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This is part of the full text of the medical memoir "Cancer Patient" written by Hugh Cook. The full text has been published online on a free-to-read-online basis. This autobiographical non-fiction account deals with the author's initial health problems, diagnosis, and treatment with chemotherapy and radiation therapy.

The complete text of "Cancer Patient" is here on this web site but is also available for purchase from amazon.com as a proper printed paperback book. The full text may also be purchased as a download (a PDF file) from lulu.com for US $5. Go to lulu.com/hughcook

For a chapter-by-chapter breakdown of what's in the book (in its online version, in the PDF version and in the paperback version), see:-

Table of Contents

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CANCER PATIENT is a medical memoir which deals with the author's autobiographical experiences which involve, amongst other things, chemotherapy, radiation therapy, a brain biopsy, a lumbar puncture (and then some more lumbar punctures), treatment with Ara-C, treatment with vincristine, treatment with methotrexate, treatment with radiation from a linear accelerator, and a vitrectomy (an operation to remove the jelly from an eye). This is a non-fiction account but it does contain a couple of fictional stories, clearly identified as such, and it also includes some poetry.

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Chapter Fifty-Five

Summary

Radiation therapy continues. A certain amount of hair falls out. The author's wife, effectively without a husband for the moment, soldiers on in Japan, where baby Cornucopia is busy developing her willpower, the potential of which seems formidable. For the author, the sheer endlessness of treatment is becoming frustrating. Because of the radiation therapy, food is unattractive. It is a bit of a struggle finding something the stomach is happy to receive.


        Saturday 9 July 2005.
        Yesterday, as I was sitting on the ferry going across to Auckland, my fingers teased through my hair and, with no effort worth mentioning, came away with a tuft of hair. This morning, more hair came out as I combed my hair, even though I combed it carefully.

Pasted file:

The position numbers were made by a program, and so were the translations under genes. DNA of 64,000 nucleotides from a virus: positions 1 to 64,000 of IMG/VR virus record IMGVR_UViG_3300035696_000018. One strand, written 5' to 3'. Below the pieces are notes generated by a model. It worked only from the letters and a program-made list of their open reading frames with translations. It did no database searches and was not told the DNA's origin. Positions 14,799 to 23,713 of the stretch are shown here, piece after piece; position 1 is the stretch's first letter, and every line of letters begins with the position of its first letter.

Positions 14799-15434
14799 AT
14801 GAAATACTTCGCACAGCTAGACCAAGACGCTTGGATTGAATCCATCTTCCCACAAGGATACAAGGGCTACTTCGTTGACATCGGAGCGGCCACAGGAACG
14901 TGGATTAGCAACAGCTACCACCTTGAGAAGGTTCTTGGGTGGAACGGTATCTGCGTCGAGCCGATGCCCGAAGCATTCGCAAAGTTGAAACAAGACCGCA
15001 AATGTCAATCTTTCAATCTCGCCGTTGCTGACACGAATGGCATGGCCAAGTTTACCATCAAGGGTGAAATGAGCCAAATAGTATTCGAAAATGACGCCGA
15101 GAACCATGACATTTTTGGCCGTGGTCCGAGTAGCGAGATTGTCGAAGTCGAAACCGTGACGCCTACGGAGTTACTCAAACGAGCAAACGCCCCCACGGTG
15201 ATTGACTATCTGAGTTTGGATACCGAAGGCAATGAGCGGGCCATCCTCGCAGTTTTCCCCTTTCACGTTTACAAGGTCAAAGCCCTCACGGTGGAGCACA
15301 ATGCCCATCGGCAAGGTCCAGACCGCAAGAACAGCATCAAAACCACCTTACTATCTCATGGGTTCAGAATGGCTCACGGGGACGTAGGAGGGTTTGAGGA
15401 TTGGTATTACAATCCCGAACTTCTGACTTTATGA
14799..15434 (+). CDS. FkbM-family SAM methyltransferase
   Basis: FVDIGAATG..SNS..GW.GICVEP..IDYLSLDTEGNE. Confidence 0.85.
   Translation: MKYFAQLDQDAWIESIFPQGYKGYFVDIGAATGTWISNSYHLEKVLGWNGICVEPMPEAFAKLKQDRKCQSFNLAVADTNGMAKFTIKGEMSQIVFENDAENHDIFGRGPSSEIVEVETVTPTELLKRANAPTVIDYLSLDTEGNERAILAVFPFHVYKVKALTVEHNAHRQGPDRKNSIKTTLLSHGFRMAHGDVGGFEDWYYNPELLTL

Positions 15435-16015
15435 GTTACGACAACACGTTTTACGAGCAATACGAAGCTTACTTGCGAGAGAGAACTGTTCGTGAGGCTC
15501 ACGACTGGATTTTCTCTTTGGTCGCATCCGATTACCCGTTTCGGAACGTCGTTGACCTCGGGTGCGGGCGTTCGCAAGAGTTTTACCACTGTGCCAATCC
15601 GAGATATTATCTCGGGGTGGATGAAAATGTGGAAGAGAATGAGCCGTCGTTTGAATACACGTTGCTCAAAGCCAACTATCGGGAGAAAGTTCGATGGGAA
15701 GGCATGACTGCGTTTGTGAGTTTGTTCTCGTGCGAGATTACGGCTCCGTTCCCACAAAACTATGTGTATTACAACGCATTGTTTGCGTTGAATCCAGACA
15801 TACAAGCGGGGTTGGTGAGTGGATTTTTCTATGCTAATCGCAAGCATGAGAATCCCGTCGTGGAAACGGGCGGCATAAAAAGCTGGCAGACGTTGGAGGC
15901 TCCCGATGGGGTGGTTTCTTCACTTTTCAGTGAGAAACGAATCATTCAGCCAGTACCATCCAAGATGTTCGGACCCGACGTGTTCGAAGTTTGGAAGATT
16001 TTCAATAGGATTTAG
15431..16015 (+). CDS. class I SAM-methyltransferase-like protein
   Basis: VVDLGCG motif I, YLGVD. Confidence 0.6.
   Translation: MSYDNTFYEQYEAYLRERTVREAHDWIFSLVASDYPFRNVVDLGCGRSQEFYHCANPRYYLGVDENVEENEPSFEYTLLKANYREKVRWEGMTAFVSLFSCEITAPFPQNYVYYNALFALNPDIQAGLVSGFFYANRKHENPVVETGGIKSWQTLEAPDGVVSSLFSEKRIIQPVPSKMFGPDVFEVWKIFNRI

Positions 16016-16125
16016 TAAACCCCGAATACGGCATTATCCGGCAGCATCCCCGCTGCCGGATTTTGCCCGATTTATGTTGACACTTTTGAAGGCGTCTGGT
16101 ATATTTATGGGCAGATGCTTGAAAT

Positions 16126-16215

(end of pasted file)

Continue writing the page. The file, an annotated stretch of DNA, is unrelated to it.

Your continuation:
I got another letter from my wife yesterday complete with photos of our baby daughter, who is strong, vigorous, full of willpower, and ready to demand what she wants. Which is chiefly my wife's attention.
        It's great to have a photograph of baby Cornucopia standing on the green grass in front of our house in Japan, our green watering can clutched firmly in her hand. She has a chunky solidity and a look of gung ho confidence. She is today's life message, a vision of a possible future.
        But the day-to-day reality of what is, in effect, solo parenthood, is tough for my wife, who has to combine a full time job with motherhood.
        Of baby Cornucopia, my wife writes:-



        "Now she has her own will. If she can't do what she wants, she becomes bad temper and cry. She is demanding and wants to get my attention all the time. After we come home I'm very busy to prepare her meal and feed her, eat my meal, wash dishes, give her bath, make a bed and make her sleep. So I can't be with her all the time. If I leave her alone, she ask me hold her. If I don't and leave hear alone, she cry and cry. I feel tired and get mad sometime ... I love Cornucopia, but sometime it's difficult to do things with Cornucopia all the time."


        No way, really, for my to accelerate my own schedule, which requires me to complete my radiation therapy, recover from radiation sickness (I think the term is legitimate in this context, a malaise caused by radiation) and then undergo an eye operation: a vitrectomy on the right eye to clean out the cancer junk, hopefully sharpening up the somewhat misty vision in the right eye.
        (For the cataracts in each eye, no treatment at present. Some years down the track, I'll probably be looking at getting the lens in each eye replaced with an artificial lens, an operation which can be done under local anesthetic. Someone I know who had such an operation in New Zealand paid three thousand dollars for it, and got a satisfactory result.)
        [As it happened, the deterioration of the right eye accelerated, and my eye surgeon suggested that he not only take out the jelly but, additionally, remove the cataract and put in a new lens, this to be done in 2005, a suggestion I very gladly accepted. In the final months of 2005, as I was wrapping up this cancer memoir, I was anticipating undergoing surgery on the right eye before the end of the year.]
        What becomes frustrating is the sheer endlessness of the medical management of my condition, but it's agreed that I'm better off here in New Zealand than in Japan. If I was having my radiation therapy in Japan, it would be a nightmare simply commuting to and from a hospital for daily treatment, and I'd be good for nothing in the evenings because by the end of the day I just want to sleep.
        I'm typically going to bed about 7 p.m. and waking at 6.50 a.m., and I'm spending most of that time asleep, although there do tend to be chunks of wakefulness.
        My main problem at the moment is fatigue, pure and simple. I get tired when walking. I'm tired by the end of the day even if I haven't really done anything. I don't exactly feel energetic in the morning.
        Additionally, I'm finding it hard to eat. I'm managing a small evening meal and I'm also managing a small breakfast, but lunch is a problem. I don't feel like putting anything in my stomach. I'm experimenting with eating different kinds of things and with eating small portions frequently.